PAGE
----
When Scott Poore learned that a dog named Queen had been stuck at the for over 400 days, he found an unusual way to help — by moving in with her.
Before ending up at the shelter, Queen was living on the streets in Kansas City, Missouri — and life hadn’t been kind to the 3-year-old .
“We don’t have much history on her, but the one thing we do know is she was found in a really bad part of town,” Poore, founder of , a clothing brand that aims to help shelter dogs, told The Dodo. “So we assume her life couldn’t have been much better than that. That was pretty sad, but they were definitely happy that they were able to catch her and get her to the shelter.”
Everyone hoped Queen would find a home straight away — but for some reason, she didn’t. When Queen popped up on Poore's radar, he reached out to the shelter to see if he could help.
“They told me all the different ways they tried to get her adopted, and none of them had worked,” Poore said. “So I thought, ‘I need to do something really outrageous to draw attention toward Queen.’ And that’s when I came up with the idea of moving into the shelter, which I’ve never done before. I pitched the idea to the animal shelter. They said, ‘This is crazy, but this might just work.’”
Last Tuesday, Poore wheeled a suitcase into the shelter and unpacked his things in Queen’s kennel.
“I got a little desk and little chair,” Poore said. “I went to the store and got a couple of pictures. I bought a plant, and of course, we found … the largest bed you can get for a dog, but it’s definitely not large enough for a human. But [it’s] the best that I could do, so that’s my bed. I put a calendar up, and just tried to make the room a little bit more like a home. It looks like a dorm room.”
Queen’s adjusted well to having a roomie.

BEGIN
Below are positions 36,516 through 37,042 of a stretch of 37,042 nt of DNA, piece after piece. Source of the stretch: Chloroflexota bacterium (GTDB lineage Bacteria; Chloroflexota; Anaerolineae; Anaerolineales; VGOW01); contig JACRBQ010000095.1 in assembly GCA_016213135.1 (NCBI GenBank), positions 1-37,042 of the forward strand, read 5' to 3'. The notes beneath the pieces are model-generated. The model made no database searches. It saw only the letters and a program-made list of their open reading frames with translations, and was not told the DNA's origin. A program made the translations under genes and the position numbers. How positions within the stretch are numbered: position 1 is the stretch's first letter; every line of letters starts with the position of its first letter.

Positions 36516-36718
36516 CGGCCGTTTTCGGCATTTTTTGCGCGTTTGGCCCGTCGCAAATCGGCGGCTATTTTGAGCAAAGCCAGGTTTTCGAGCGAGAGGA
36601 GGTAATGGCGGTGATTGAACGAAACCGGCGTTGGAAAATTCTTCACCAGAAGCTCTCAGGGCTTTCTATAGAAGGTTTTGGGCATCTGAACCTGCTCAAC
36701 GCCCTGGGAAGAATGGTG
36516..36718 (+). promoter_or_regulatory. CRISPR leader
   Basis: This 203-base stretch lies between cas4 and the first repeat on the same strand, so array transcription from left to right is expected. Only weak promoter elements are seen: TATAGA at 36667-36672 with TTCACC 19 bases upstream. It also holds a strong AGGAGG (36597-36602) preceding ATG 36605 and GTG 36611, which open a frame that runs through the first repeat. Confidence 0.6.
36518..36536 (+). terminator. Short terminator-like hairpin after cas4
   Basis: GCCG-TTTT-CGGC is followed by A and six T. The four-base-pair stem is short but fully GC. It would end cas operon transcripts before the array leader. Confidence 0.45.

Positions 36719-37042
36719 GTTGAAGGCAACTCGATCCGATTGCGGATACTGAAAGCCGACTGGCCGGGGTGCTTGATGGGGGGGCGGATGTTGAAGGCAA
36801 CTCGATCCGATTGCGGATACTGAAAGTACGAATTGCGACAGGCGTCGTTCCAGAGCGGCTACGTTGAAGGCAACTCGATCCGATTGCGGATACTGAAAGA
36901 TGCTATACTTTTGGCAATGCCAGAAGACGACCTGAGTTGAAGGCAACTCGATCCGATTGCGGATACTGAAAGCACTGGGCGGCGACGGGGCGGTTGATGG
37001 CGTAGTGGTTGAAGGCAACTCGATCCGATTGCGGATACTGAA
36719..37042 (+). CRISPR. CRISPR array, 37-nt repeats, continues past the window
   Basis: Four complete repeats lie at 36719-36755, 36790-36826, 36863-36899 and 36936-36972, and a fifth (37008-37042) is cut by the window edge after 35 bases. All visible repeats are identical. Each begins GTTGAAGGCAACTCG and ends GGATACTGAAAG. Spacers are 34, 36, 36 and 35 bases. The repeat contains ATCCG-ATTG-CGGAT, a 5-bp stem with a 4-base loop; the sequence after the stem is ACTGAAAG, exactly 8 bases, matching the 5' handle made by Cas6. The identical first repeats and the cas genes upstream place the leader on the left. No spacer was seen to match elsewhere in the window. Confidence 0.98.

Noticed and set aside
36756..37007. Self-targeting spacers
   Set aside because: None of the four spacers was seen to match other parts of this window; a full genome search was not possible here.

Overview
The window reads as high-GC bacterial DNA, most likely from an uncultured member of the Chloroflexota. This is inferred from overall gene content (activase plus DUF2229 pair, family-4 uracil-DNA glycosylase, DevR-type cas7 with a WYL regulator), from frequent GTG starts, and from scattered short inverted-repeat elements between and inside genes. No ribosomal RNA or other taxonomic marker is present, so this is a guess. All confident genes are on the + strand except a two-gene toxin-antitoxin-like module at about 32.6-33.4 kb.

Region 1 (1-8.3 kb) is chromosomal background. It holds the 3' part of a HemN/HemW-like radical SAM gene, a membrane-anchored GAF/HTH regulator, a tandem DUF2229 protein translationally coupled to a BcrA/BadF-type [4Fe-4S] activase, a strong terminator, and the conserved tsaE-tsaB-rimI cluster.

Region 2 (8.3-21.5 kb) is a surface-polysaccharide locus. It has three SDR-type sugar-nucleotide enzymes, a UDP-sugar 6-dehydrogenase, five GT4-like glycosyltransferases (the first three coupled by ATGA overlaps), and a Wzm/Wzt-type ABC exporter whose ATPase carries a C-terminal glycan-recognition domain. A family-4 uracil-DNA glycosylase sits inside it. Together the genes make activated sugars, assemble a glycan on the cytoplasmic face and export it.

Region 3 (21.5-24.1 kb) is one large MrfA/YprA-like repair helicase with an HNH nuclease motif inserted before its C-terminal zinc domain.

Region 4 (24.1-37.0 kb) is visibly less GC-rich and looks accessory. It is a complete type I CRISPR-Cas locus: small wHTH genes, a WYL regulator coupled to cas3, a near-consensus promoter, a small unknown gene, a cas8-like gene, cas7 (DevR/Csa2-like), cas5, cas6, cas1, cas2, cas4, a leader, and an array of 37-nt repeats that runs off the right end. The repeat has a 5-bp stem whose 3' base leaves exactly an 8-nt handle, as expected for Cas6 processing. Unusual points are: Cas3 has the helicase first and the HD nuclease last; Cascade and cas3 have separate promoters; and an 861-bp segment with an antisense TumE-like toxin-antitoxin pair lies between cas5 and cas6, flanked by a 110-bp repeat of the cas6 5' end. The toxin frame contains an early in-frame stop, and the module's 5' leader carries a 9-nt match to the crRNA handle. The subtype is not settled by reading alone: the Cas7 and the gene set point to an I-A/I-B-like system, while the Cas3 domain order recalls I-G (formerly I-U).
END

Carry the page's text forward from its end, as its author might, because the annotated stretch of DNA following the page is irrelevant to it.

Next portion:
“She loves it,” Poore said. “She’s getting a lot of attention. We’re getting lots of visitors, some of which are here to see Queen, and some of which, I honestly think, want to see the strange guy who moved into the animal shelter.”
“She’s what I’d call a people’s dog,” Poore added. “She would much rather be with her favorite human being than any other animal. So she’s in heaven with me being near."
Poore thought he’d be able to work on his laptop in the kennel, but Queen always wants to play.
“She loves playing with the tennis ball, she loves playing tug-of-war,” Poore said. “I describe her as an all-or-nothing kind of dog, meaning she’s going to play like crazy with you until she’s so exhausted that she tips over and falls asleep.”
But living at the shelter hasn’t been easy for Poore.
“I love her to death, but this is not the best place I’ve spent a few days at ... and this is a very nice shelter,” Poore said. “I’ve got a new respect for animals who live in the shelter.”
“When the lights go off and all the employees leave, you would think that that’s the time when the shelter finally gets quiet, but what I’ve learned is that it’s never quiet,” he added. “There’s always somebody barking, which triggers other dogs barking. There’s not a lot of rest for the animals, and there’s definitely not a lot of rest for me. I don’t think any of these animals get a deep sleep until they’re out of the building.”
Poore spent eight days living in Queen’s kennel, only going home for a couple hours a day to shower and catch up on emails. But it all paid off. On Tuesday afternoon, Queen was officially adopted by a local family.
"It’s been an emotional roller coaster the last week, and putting my life on hold has been quite the challenge, but it’s all been worth it for Queen," Poore said. "A week ago very few people even knew that she existed and now the whole world has fallen in love with her. I’m proud to have played a role in finding her a forever home."
Poore is thrilled that Queen got the happy ending she deserved — and hopes her story will help other shelter dogs.
"There are dogs like her all over in animal shelters," Poore said. "It’s not like the shelters are neglecting these animals, but they’ve been forgotten because … and when your kennel card says '400 days,' that doesn’t attract potential adopters. They immediately think there’s something wrong."
Not surprisingly, Poore is looking forward to going home again and sleeping in his own bed — but he's not opposed to moving into the shelter again to help another dog.
"I wouldn’t want to do this every week," he said. "But if it was the right situation and the right animal, I would absolutely do this again.”